Rules for Investing Abroad
Today, investors are increasingly diversifying their portfolios by investing in foreign markets, and American businesses are finding opportunities overseas. The fastest growth is taking place in emerging markets, but you need to be cautious to make sure that you don’t run afoul of their regulations or get fleeced.
Foreign investment could greatly help both American companies and foreign stakeholders. For example, a U.S. business might see an opportunity to provide needed infrastructure or job training in a place such as India. The company could profit while locals benefit from the business activity. You as an investor could buy shares or debt of this company to personally profit from the foreign business activity.
There are several important things to consider before investing abroad. Here are the most important items to understand:
Know the rules. Not every market is the same and it is important to fully understand the host country’s rules and regulations that apply to foreign investors. Some countries are friendlier to outside investment than others, and it is important to fully understand the legal and regulatory aspects of the market. You can get this information from the websites of foreign governments or by calling their U.S. consulate.
For example, China vigorously controls its currency and doesn’t make it easy for foreigners to invest directly in Chinese-listed stocks or bet on the currency. Except for pre-selected institutional investors, the only way to invest in the renminbi, the currency of mainland China, and get direct exposure to China, is through “dim sum bonds.” These are denominated in renminbi but issued in semi-autonomous Hong Kong, where regulations are less strict.
For strict countries like China, you might be better off buying stocks of U.S. companies with large operations there. Yum Brands (YUM) owns familiar American fast-food chains such as Kentucky Fried Chicken. But a huge chunk of its business is in China. Therefore, buying Yum Brands shares is a good way to make a long bet on Chinese consumers and still benefit from the disclosure and listing regulations that apply to American stocks.
Understand the risk and be prepared to lose. Risk analysis is vital for any investor or enterprise looking to establish operations abroad. Get to know the country and carefully decide whether the potential returns justify the risk.
Investing in developing countries with weak democratic and legal infrastructure is difficult for foreign investors who are used to strong established judicial institutions. It’s inadvisable and sometimes illegal to invest in countries ruled by dictators. Some countries regularly see coups, civil wars and confiscation of foreigners’ property. Even seemingly stable countries like Greece have serious upheavals and investors suffer, as we recently saw.
Nevertheless, some find such markets desirable because they scare off your competitors and investors can demand lucrative returns. Always be prepared to lose some or all of your investment and also have backup plans before going into places like Zimbabwe or Myanmar. It isn’t worth risking your entire personal nest egg on an adventure in an exotic market, so be very careful and keep your assets diversified if you go this route.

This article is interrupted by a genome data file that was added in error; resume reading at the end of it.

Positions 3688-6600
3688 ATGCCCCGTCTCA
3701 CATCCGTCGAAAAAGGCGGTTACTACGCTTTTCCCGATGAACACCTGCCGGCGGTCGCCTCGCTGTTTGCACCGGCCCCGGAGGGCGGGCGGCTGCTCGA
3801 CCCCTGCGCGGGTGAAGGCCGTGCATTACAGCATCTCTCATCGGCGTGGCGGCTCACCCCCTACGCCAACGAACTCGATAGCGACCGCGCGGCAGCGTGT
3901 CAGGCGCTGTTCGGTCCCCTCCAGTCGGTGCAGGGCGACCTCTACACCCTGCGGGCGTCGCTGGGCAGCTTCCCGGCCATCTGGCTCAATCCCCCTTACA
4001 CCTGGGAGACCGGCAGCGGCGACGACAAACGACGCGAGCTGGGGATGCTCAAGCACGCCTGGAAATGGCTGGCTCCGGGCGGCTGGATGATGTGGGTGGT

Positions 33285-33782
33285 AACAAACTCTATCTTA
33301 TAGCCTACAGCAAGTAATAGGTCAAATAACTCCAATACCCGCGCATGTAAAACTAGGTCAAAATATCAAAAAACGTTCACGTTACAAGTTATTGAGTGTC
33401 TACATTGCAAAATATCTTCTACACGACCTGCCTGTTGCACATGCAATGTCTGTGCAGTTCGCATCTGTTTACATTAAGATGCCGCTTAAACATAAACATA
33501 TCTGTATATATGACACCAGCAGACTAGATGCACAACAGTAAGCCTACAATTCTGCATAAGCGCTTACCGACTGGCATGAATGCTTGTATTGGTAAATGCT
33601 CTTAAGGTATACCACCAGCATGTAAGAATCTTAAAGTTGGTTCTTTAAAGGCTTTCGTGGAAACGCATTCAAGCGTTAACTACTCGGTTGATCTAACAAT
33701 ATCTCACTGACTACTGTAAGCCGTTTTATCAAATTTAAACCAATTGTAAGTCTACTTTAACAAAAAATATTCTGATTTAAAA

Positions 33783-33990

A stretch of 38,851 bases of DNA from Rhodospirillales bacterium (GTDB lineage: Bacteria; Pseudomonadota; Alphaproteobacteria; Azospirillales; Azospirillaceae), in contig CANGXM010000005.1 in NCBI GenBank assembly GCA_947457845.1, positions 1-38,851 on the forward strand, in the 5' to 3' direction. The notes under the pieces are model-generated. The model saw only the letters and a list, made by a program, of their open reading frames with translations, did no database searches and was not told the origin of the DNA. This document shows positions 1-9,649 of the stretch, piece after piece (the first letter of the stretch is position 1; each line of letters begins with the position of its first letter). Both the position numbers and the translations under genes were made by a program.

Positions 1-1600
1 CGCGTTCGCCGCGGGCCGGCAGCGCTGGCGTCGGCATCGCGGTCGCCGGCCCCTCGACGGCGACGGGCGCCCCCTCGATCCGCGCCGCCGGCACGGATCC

Know the currency. Some foreign markets require you to use the local currency. Smaller countries’ currencies might be pegged to reserve currencies like the dollar and euro, and others fluctuate dramatically. If you own bonds, stocks or property priced in a different currency, the value of those assets in dollars might rise or fall considerably.
For example, say you bought a Japanese government bond yielding 1% interest when the yen was worth about 85 to the dollar and held it to maturity when the yen weakened to 100 to the dollar. The 1% interest doesn’t come close to covering your dollar-denominated loss.
Understand the country’s infrastructure and workforce. Whether you do business in a foreign nation or merely buy stocks in its companies, your investment means nothing if your host country does not have the resources to fully develop, ship and sell products. Even if your investment is in currency or bonds, the productivity and resources of a country’s workforce can be different from the markets and industries you are more familiar with.
For instance, an investment a matchstick company driven by inexpensive labor in Africa is useless if the local market has no access to sulfur or the workers have no training or expertise on how to develop sulfur tips for matchsticks.
Find a trustworthy ally. Leave your ego at the door. If you were not born there or didn’t spend a lot of time in a foreign country, you can still miss nuanced cultural or political aspects of its market even after extensive research. If you expand a business, it helps to form a partnership with business owners and other investors in the country.
Make sure that the partner is trustworthy, with extensive experience in dealing with that particular market. If you are just an investor who wants to capitalize on lucrative opportunities abroad, consult your financial advisor for more expert knowledge of the international investment landscape. As long as you are careful, you can benefit greatly from foreign investment.
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Kimberly J. Howard, CFP, CRPC, ADPA is a Certified Financial Planner and the owner of KJH Financial Services, a Fee-Only practice located in Needham, Mass. (781-413-4879). Please visit us atwww.kjhfinancialservices.com or email Kim at email@example.com.
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